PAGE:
Therefore, it is imperative that all manufacturers (especially SMMs) consider transforming to a more digital-centric, flexible factory to cope with these challenges.
To maintain growth under this scenario (short product lifecycles and/or more variety in small volumes), a SMM must have the capability to leverage the investment made across a family or entire portfolio of products. In other words, the SMM must amortize the investment across the entire business, as opposed to an individual product. Such amortization can easily be realized when the cost of change in the manufacturing process from one type of product to the next is extremely low or negligible.
Using SM techniques, such flexibility can be achieved via software re-configurations with minimal changes needed in the physical hardware and other fixed costs. When supporting processes such as supply chain, production scheduling, customer management, marketing, etc. are also embracing the changing plant dynamics in an integrated manner, the entire company can start to create a significant competitive advantage.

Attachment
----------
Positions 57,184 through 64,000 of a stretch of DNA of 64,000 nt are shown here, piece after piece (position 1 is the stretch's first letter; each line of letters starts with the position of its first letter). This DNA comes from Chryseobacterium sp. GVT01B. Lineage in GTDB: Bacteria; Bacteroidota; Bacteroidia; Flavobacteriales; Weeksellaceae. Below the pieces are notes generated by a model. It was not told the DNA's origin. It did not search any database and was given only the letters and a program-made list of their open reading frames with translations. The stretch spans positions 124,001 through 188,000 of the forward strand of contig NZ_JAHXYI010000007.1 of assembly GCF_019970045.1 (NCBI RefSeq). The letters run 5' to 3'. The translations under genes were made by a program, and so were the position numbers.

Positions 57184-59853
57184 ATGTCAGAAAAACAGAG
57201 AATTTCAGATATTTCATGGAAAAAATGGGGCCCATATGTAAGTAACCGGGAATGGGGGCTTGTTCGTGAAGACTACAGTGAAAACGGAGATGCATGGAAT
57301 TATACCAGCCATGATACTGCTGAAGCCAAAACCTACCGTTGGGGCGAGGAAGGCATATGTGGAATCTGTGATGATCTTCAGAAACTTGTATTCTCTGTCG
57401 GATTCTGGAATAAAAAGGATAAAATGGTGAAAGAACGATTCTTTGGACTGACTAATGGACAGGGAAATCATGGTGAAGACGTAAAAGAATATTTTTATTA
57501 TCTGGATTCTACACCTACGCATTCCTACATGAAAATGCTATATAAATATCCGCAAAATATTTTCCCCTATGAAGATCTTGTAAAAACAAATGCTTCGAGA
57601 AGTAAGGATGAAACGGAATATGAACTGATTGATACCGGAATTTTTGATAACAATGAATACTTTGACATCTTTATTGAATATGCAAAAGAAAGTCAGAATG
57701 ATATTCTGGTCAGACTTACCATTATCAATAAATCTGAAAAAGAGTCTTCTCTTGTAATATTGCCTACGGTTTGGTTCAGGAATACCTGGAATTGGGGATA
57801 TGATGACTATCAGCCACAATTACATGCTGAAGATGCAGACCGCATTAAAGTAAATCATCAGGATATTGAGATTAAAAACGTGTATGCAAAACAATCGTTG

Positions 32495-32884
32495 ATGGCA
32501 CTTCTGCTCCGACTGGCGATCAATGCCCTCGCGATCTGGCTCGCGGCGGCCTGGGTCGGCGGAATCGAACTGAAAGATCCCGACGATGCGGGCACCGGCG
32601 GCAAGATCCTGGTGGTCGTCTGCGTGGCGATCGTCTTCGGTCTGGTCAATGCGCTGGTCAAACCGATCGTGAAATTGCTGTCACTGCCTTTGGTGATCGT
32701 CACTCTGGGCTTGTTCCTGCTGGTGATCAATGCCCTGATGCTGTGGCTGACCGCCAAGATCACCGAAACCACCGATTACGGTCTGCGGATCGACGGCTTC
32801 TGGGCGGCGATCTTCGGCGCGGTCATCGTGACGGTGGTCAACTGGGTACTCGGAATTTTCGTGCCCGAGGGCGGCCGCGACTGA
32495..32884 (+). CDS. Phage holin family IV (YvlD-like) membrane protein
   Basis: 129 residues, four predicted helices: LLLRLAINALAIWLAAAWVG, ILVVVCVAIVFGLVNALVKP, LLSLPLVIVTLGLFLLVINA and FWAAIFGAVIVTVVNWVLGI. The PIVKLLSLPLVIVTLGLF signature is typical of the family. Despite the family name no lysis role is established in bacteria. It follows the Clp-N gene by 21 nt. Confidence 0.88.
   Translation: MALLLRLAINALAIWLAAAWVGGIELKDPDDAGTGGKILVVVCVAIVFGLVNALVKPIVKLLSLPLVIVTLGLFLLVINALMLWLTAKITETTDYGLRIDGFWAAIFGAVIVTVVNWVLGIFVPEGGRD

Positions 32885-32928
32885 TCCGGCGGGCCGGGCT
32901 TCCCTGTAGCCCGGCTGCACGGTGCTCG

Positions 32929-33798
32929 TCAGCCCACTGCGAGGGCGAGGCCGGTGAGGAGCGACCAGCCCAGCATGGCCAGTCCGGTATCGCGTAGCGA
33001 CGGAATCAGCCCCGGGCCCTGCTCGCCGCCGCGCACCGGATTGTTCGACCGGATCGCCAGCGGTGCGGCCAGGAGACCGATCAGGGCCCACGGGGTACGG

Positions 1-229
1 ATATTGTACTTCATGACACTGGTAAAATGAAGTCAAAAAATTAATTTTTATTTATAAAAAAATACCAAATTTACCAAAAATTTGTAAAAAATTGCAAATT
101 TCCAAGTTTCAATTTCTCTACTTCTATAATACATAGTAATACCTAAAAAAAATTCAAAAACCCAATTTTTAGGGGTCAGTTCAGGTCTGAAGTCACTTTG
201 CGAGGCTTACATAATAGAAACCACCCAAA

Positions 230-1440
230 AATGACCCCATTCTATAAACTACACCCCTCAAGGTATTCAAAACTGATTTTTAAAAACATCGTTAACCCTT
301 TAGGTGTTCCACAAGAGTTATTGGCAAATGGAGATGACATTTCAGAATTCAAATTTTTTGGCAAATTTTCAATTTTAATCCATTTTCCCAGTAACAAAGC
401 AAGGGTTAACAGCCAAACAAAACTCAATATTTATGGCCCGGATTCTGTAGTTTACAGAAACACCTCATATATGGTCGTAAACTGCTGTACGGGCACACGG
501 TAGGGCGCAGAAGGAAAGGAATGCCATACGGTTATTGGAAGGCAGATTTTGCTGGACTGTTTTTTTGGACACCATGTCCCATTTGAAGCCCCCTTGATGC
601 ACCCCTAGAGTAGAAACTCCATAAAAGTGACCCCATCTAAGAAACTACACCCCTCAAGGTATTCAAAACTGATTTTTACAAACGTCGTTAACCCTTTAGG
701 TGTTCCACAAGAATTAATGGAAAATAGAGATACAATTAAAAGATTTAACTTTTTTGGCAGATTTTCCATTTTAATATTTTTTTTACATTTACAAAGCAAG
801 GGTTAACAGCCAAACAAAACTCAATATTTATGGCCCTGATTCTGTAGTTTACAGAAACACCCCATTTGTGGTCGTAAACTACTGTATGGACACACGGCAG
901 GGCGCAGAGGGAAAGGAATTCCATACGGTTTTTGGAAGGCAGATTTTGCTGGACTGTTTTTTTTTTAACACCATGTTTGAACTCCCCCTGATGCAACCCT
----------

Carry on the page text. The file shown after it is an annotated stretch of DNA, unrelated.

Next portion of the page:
Quick adaptation to product changes provides a significant competitive advantage to SMMs by responding to customer needs more efficiently, effectively and with greater speed. Simply put, this enables a more agile and nimble approach to manufacturing.
The advantages of such flexibility have become evident as many manufacturers have responded to the Covid-19 challenge by producing new and entirely unplanned types of products the market needed within a short term (e.g., masks, ventilators, PPEs, etc.). Those who were most successful leveraged their existing manufacturing infrastructure for a different type of product.
Decisions Based on Information
Most people would agree that company success boils down to continually making a series of good decisions. The better the decisions made, the more successful the outcomes. Making good decisions is based on different factors, including knowledge, experience, wisdom, common sense and, most importantly, information. Information is the one attribute of good decision-making that is quantifiable, repeatable and measurable.